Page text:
US Secretary of State John Kerry offered a glimpse into Washington’s outlook on South Asia during his visit to Islamabad on Tuesday. By timing the strategic dialogue with Pakistan just ahead of President Barack Obama’s visit to India, the US was in a sense underlining the country’s importance in the region, from the standpoint of American interests and regional stability.
Washington and Islamabad drifted apart following the killing of Osama bin Laden, but the US realises that Pakistan’s cooperation is crucial for containing the Taliban in Afghanistan and for countering Pakistan-based terrorist groups that threaten western nations. Mr Kerry thus praised the Pakistan military for the sacrifices it is making while confronting al Qaeda and the Taliban, noted the significance of ongoing high-level contact between Pakistan and Afghanistan, announced $250 million in aid for emergency relief in tribal areas, and spoke about US’ commitment to build Pakistan’s economic capacity. But Mr Kerry also gently reminded his hosts about the threat that all terror groups, including the Haqqani network and the Lashkar-e-Taiba, pose to Pakistan, its neighbours and the US. India will particularly welcome this messaging, not only because it reaffirms American resolve about countering the LeT but also puts needed pressure on Pakistan to rein in Hafeez Saeed besides ensuring that Mumbai attacks mastermind Zakiur Rehman Lakhvi stays behind bars.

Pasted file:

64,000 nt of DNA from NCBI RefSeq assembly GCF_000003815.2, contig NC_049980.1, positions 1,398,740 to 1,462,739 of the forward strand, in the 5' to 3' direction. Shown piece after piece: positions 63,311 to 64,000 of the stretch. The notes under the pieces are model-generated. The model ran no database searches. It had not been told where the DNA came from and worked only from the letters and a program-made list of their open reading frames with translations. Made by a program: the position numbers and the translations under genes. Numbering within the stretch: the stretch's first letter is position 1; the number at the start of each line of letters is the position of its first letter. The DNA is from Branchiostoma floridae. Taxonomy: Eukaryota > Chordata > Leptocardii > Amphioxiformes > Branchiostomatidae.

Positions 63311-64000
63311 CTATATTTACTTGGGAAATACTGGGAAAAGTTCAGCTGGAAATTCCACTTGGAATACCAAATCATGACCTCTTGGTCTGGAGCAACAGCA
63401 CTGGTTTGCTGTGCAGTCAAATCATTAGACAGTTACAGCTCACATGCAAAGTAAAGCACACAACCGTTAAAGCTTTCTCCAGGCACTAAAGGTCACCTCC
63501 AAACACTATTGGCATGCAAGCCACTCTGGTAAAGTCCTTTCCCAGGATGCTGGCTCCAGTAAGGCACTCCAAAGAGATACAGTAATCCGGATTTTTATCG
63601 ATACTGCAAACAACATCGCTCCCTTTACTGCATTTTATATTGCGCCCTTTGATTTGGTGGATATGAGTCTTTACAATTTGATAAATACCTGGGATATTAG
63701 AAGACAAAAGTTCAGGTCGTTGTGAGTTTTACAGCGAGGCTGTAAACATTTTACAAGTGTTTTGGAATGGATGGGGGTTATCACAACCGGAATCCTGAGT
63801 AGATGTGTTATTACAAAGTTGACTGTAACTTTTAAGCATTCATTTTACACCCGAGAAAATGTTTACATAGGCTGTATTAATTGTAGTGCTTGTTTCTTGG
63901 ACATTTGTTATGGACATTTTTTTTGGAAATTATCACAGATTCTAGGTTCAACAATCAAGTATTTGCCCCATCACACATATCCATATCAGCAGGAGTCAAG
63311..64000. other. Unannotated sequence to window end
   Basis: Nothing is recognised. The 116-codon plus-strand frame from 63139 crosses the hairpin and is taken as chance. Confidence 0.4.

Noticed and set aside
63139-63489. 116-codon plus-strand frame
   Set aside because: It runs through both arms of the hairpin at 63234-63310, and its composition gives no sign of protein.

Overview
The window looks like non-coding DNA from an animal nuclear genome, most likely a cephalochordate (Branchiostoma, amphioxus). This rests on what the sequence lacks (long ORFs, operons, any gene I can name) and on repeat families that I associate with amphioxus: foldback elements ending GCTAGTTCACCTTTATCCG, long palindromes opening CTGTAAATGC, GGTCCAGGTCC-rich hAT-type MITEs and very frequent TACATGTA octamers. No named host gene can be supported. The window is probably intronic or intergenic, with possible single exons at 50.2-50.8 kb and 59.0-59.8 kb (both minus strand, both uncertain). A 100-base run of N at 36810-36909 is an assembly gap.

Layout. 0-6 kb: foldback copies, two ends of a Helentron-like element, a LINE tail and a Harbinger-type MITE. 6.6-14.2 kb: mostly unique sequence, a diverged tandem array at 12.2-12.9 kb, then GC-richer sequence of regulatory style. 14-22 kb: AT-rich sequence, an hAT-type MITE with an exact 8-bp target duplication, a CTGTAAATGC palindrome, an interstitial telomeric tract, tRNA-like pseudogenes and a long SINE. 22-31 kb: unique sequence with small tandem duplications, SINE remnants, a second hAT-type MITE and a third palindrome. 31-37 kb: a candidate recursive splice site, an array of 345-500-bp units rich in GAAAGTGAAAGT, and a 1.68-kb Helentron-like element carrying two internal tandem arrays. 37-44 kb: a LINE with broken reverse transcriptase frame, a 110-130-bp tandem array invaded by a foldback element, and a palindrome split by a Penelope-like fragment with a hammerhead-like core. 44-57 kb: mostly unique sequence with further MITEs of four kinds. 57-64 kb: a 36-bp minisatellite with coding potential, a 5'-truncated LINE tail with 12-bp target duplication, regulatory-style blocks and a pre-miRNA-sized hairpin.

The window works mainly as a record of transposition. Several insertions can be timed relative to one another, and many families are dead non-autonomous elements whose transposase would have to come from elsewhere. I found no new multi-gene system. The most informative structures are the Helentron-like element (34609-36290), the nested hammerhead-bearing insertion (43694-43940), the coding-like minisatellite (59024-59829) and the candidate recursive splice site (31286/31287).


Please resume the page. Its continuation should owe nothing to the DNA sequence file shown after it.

Mandarins in New Delhi may be less pleased with Mr Kerry’s exhortations on India-Pakistan ties. He said the US was concerned about firing along the Line of Control. He underlined that it is “profoundly in the interest of Pakistan and India” to move relations forward. India does not usually care about American pronouncements from Islamabad. But given the uncertainty in Afghanistan and the wider effects of Pakistan’s internal turmoil, it is not clear how long India and Pakistan can continue with armed hostilities and mutual diplomatic disdain without serious consequences.